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(YouTube / Virgin Galactic)

Northbrook native Beth Moses, chief astronaut instructor for the world's first commercial spaceline, returns to Chicago to receive Adler Planetarium's Women in Space Science Award. 

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Eugenia Cheng

If you’re not a fan of math, Eugenia Cheng is on a mission to change your point of view. 

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TechGirlz is “dedicated to reducing the gender gap in technology occupations,” according to its website. (Courtesy of Tracey Welson-Rossman)

An organization dedicated to teaching technology to middle school-age girls is coming to Chicago this spring.

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(Matt Masterson / Chicago Tonight)

About 1,300 high school students completed Project Lead The Way’s college- and career-readiness credentialing program last year. More than 60 of those came from Stevenson High School – the highest total for any individual high school in the country.

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(J.B. Spector / Museum of Science and Industry)

To get children and teens interested in science, technology and engineering careers, Chicago’s Museum of Science and Industry is planning a new program examining the world around us and the role of humans in it.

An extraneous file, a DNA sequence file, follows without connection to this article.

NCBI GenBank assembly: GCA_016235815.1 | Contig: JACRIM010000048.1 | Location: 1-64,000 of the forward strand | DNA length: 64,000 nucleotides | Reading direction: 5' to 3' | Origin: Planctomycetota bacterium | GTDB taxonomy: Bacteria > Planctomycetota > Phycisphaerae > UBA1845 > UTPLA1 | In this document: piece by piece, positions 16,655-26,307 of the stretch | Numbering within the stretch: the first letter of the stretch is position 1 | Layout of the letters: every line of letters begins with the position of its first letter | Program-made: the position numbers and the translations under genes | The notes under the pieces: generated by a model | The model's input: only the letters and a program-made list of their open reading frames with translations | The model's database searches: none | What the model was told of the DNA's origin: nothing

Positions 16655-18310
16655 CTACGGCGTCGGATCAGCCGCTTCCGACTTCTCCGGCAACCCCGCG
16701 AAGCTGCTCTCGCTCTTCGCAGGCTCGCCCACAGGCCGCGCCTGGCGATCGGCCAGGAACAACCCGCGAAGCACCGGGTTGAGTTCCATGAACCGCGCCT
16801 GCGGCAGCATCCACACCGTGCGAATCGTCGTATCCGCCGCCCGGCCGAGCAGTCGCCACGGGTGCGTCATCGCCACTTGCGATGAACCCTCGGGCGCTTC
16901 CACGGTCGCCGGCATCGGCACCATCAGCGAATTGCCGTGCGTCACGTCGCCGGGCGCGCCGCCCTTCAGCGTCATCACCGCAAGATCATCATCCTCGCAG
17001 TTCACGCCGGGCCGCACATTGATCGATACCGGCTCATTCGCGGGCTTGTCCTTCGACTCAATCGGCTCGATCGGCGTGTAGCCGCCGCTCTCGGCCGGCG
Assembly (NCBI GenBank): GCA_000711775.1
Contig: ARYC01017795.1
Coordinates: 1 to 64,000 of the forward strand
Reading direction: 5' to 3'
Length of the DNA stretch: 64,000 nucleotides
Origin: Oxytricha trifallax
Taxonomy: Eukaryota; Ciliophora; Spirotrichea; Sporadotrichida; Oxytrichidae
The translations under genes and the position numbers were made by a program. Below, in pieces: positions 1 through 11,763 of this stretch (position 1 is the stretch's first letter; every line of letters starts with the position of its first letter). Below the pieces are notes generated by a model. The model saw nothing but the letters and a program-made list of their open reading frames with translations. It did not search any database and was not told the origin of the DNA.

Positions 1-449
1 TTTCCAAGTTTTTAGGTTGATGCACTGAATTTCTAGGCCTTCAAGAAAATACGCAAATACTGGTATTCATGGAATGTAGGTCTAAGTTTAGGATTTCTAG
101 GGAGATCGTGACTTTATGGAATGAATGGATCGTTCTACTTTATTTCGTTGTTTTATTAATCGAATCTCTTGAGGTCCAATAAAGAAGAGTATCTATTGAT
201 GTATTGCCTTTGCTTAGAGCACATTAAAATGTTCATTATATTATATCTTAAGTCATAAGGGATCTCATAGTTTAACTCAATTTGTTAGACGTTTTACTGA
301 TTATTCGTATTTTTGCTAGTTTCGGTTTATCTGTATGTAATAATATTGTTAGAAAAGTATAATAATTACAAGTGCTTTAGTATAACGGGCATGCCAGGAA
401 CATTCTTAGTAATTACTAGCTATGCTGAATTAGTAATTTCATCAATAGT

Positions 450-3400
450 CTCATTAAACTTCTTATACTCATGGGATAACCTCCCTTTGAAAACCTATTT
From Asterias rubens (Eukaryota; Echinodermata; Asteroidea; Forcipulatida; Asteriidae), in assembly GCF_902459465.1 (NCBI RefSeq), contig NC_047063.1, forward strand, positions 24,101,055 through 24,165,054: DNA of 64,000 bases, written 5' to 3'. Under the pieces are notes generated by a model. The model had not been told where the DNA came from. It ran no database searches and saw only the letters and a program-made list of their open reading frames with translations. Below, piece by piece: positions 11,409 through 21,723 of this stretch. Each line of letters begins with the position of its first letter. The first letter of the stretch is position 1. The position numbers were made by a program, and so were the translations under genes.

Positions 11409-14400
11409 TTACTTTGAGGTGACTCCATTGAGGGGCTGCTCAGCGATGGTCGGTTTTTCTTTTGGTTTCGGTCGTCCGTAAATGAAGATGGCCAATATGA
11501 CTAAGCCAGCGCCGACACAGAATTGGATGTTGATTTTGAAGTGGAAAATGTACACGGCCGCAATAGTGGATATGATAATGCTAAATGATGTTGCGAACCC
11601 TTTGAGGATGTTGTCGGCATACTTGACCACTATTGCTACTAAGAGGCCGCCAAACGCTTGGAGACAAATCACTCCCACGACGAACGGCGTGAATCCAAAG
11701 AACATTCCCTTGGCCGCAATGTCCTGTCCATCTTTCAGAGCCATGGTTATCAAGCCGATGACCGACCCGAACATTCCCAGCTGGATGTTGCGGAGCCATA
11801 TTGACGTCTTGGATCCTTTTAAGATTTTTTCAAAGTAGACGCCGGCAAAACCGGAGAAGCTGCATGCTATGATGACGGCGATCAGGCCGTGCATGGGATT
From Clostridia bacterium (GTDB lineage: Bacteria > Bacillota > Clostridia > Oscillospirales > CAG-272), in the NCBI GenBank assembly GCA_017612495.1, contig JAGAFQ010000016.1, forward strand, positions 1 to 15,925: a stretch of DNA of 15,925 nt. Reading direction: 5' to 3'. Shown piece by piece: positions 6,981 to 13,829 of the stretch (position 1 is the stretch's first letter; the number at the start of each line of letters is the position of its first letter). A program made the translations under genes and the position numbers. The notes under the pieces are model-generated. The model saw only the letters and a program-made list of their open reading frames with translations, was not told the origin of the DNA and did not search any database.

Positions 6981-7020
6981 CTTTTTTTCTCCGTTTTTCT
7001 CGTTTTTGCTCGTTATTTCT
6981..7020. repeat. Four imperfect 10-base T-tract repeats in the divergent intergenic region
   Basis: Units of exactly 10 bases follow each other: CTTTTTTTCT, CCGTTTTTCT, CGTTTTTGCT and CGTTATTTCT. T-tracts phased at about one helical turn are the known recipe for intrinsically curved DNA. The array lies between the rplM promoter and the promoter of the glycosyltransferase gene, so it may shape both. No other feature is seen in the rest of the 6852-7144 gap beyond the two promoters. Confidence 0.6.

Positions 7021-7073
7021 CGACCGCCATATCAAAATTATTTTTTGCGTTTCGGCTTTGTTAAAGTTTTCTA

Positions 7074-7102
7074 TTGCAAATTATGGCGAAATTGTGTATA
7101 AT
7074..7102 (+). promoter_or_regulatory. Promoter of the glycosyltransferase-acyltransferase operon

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(Nicholas James / Wikimedia Commons)

A new two-year grant program will seek out new community-based methods of getting minorities and women involved in science, technology, engineering and math careers.

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With girls and women seriously underrepresented in fields involving computer science, we visit a computer camp that is aiming to change that at the Illinois Institute of Technology. 

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The annual Icebox Derby encourages teen girls to pursue careers in STEM through a unique, hands-on experience. (Courtesy of ComEd)

Dozens of teenage girls from the Chicago area are getting a unique, hands-on STEM experience as they transform recycled refrigerators into solar-powered race cars in the ComED Icebox Derby.

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At five CPS neighborhood high schools, students are earning college credit through a number of dual-credit courses. Those schools are also providing those students with a focused education on the science, technology, engineering, and math fields, or STEM for short. We take a look at how these schools work, how partnering with corporations like Microsoft and IBM helps, and why learning STEM benefits students who don't want to pursue science as a profession.